By R.M. Ogilvie
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Additional info for A Commentary on Livy: books 1-5
Individual combat after individual combat takes place (in an almost leisurely, but often tedious manner), but increasingly to the disadvantage of the Trojans. The necessity for Patroclus’ entry becomes less acute, if no less inevitable: near the end of the book we find Hector’s advance checked by Ajax. 63–77) has been frustrated, but only temporarily, for it is too soon for the Achaeans to take the upper hand. Achilles’ prayer must be answered, then, according to the prediction, Patroclus will die.
These devices may shape the individual passage of the poem as a whole. 619– 20: weep for your son tomorrow). ) claims that there can be ring composition between speeches within a book. 518–51. These local structural devices can condition the structure of the whole poems. ) observed that the outer three books of the Iliad balance one another: book 1 (a quarrel) balances book 24 (a reconciliation), book 2 (an assembly of the Achaean army) balances book 23 (the assembly of the Achaeans for Patroclus’ funeral), while book 3 (the ‘first’ duel of the war, between Paris and Menelaus) balances book 22 (the ‘last’ duel of the war, between Achilles and Hector).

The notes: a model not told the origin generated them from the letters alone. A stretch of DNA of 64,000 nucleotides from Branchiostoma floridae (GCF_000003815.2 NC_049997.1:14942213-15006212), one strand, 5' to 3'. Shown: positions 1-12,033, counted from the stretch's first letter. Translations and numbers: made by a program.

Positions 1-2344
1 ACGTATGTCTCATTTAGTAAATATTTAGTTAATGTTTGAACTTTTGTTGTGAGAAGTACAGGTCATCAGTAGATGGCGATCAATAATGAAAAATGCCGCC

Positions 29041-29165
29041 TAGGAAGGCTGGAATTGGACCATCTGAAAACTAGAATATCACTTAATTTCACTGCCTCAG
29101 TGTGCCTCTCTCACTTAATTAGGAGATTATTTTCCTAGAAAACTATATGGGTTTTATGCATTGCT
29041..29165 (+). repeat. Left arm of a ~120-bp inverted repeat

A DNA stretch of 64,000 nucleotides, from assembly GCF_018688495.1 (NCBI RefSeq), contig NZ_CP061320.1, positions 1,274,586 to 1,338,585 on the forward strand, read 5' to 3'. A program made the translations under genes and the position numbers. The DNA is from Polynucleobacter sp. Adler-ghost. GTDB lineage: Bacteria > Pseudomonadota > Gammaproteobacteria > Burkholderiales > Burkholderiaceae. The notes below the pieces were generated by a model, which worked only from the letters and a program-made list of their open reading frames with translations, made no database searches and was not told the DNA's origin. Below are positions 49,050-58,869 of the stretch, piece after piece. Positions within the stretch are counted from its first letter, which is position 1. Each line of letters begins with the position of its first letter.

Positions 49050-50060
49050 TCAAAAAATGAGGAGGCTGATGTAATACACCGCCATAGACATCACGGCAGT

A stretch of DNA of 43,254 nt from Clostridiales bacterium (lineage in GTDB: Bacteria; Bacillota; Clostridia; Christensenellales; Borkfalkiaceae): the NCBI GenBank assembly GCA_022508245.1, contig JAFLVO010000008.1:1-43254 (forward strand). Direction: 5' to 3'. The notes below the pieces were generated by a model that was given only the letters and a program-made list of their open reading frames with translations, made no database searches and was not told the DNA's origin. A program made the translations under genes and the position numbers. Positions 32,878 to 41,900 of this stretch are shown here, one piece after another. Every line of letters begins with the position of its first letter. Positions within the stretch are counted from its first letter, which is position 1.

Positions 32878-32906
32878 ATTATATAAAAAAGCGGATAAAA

644–55) where he indicates that, although he will not leave Troy, he will resist Hector’s advances should they reach his ship. 1–24). 25–71), Agamemnon consults Nestor. 202–17) to scout out the situation of the Trojan forces. 218–53). 299–331). The doublets meet: Odysseus and Diomedes capture Dolon and extract information concerning the Thracian camp. 446–57). Odysseus and Diomedes attack the camp of the sleeping Thracians. 469–525). Iliad 10 is a powerful book. The manner by which our sympathies for Dolon are persistently suppressed almost until his death but then kindled as he is brutally slain by Diomedes, the oblique narration of Rhesus’ death, the characterization of Agamemnon and Menelaus, of Odysseus and Diomedes, of Dolon, are detailed.